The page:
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Epi bread is a type of artisan bread which is often made at French-style bakeries. The bread is a popular picnicking bread, since it consists of a series of yeast rolls which are interconnected to look like a stalk of wheat. As diners need chunks of bread, they call pull rolls off without making a mess of the loaf. It is also relatively easy to make epi bread at home, and it can make an interesting novelty for a dinner party.
In French, epi is the word used to describe the flower of a wheat stalk. Since pain, roughly pronounced “pan,” means “bread” in French, epi bread may be listed as pain epi at many bakeries. A wide assortment of breads are usually on offer at a good French bakery, ranging from small rolls to hefty loaves. Epi bread is a classic and common artisan loaf, since it is easy to make and stylish to look at.
Commonly, bakers use baguette dough to make epi loaves. A good quality baguette dough will create a bread with a thin, crackly crust and an airy, creamy crumb inside. In many bakeries, the dough is made with a long rise, so that it acquires a complex and slightly sour flavor. Once the dough has gone through the first rising, it is divided into small rolls which are crowded together so that they form the grains of a sheaf of wheat. As the rolls rise, they stick together so that they will form a single, solid loaf.
During the holiday season, epi bread is often available in the shape of a wreath, so that it is more decorative. Like many other varieties of French bread, pain epi tastes best when it is fresh. As it ages, the bread will start to go stale, and it will first turn rubbery and then become dry, chewy, and unpleasant. If allowed to stale long enough, the pain epi can be used to make croutons or bread crumbs.
A loaf of epi bread can be used much like baguettes would be used. It may be set out with cheese and other spreads, packed into a picnic lunch, or used to make rolls and sandwiches. For the best bread, try to visit a bakery when the breads are coming out warm, so that you can grab a freshly made loaf. Store the bread wrapped in paper until it is used, and if the bread has begun to go stale, try sprinkling it with water and briefly baking it to refresh it.
Epi bread is my "party trick" bread -- I bake a lot as a hobby, and people usually ask me to bring bread or cake to holiday parties, etc, so I always go with epi bread.
It's actually not that hard to make -- I use a basic whole wheat epi bread recipe, and it works every time -- and it really is very charming to look at.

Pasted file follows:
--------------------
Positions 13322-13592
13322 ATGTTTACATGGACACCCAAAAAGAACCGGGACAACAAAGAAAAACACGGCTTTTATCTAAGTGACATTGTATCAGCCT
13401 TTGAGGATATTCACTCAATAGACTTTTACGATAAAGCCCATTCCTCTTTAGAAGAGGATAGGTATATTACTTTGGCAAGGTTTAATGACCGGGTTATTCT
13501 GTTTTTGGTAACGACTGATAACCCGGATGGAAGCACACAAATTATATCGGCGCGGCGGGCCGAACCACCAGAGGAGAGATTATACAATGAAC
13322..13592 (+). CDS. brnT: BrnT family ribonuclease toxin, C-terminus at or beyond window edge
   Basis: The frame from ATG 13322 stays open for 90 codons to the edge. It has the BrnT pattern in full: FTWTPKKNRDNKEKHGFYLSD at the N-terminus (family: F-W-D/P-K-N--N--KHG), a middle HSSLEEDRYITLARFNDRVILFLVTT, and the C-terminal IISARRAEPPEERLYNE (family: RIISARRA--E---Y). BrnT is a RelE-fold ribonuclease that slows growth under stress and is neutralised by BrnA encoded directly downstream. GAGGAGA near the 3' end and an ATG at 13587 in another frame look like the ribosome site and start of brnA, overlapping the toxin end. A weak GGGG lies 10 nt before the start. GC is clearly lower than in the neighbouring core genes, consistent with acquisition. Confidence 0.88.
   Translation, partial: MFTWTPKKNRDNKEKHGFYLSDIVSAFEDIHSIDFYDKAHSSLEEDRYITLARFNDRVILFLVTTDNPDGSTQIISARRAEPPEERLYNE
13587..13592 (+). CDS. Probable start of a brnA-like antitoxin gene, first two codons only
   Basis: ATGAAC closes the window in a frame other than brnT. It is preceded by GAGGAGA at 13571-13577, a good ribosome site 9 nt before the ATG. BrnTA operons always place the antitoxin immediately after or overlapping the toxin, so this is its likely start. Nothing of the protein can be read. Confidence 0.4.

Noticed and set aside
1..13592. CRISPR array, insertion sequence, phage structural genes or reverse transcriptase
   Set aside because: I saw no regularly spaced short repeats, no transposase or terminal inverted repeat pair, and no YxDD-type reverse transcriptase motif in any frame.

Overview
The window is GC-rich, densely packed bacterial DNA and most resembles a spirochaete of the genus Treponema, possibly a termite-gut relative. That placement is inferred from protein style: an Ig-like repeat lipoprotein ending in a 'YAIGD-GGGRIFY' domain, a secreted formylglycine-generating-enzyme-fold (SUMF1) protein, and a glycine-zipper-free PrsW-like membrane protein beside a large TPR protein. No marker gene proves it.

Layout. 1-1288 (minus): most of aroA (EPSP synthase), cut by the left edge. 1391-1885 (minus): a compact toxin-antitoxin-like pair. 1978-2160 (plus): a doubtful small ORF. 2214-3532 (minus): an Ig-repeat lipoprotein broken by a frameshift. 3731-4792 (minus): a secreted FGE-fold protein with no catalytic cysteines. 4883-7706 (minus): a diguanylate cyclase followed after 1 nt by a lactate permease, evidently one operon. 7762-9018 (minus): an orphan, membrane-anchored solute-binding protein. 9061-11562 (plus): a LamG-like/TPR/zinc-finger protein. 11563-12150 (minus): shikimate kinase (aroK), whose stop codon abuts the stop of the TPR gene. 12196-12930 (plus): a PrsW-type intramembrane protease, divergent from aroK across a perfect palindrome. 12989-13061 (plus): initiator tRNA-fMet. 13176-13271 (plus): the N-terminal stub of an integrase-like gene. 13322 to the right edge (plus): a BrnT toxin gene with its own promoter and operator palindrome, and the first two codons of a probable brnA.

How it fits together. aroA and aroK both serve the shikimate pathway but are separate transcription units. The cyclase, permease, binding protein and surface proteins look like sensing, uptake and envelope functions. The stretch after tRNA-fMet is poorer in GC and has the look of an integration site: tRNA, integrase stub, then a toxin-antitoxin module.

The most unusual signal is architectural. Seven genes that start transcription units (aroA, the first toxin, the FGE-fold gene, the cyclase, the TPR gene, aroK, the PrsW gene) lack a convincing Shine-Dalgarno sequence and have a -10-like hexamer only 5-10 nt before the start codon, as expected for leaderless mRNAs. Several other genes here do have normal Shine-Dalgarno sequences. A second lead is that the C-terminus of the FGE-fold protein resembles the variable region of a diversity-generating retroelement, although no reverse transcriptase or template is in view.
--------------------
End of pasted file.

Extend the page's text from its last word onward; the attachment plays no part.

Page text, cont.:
Of course, you can't really use your bread machine recipes here -- epi bread is very hands on, and takes a little bit of practice before you can get the right shape, but it definitely pays off.
And besides, it feels great to be the person with the impressive artisan looking bread when
everybody else just brought a sliced loaf of cinnamon bread, or stopped at Panera for a loaf of sourdough. So in the end, you feel great about making such a pretty bread, and everyone else feels great for getting to enjoy eating such a pretty bread -- win-win situation!
I had never heard of this until I went to France a few years back over Christmas and saw all those beautiful epi bread wreaths that they make!
It was quite a shock for me to see how beautiful bread can actually be, especially since before that the only baking I had done was with my bread machine recipes -- and let's face it, while a bread machine is best for some kinds of loaves, gorgeous shaped breads like epi bread are not the bread machine's strength.
When I got back home, I found a recipe for whole wheat epi bread, and went at it. It took me a few times, but I eventually got a nice looking "stalk
" loaf. Of course, getting it to look like the ones I saw in France took a lot longer, but I was surprised how quickly you can get a decently shaped loaf.
So if you're at all interested in this kind of bread, I'd really encourage you to try it, even if you don't have a lot of experience as a baker -- you can really get some nice results in a surprisingly short amount of time.
How do you get the epi bread rolls to have the correct shape when you bake it?
Mine always end up all blobby, and my stalk of wheat looks more like a lumpy baguette than anything else.
I don't know if I'm doing something wrong in the recipe, or if there's some secret to shaping epi bread that I'm missing, but I'm really stuck with this.
Can anybody give me some tips on getting your epi bread to have the right shape, or at least look somewhat like it's supposed to? Thanks!
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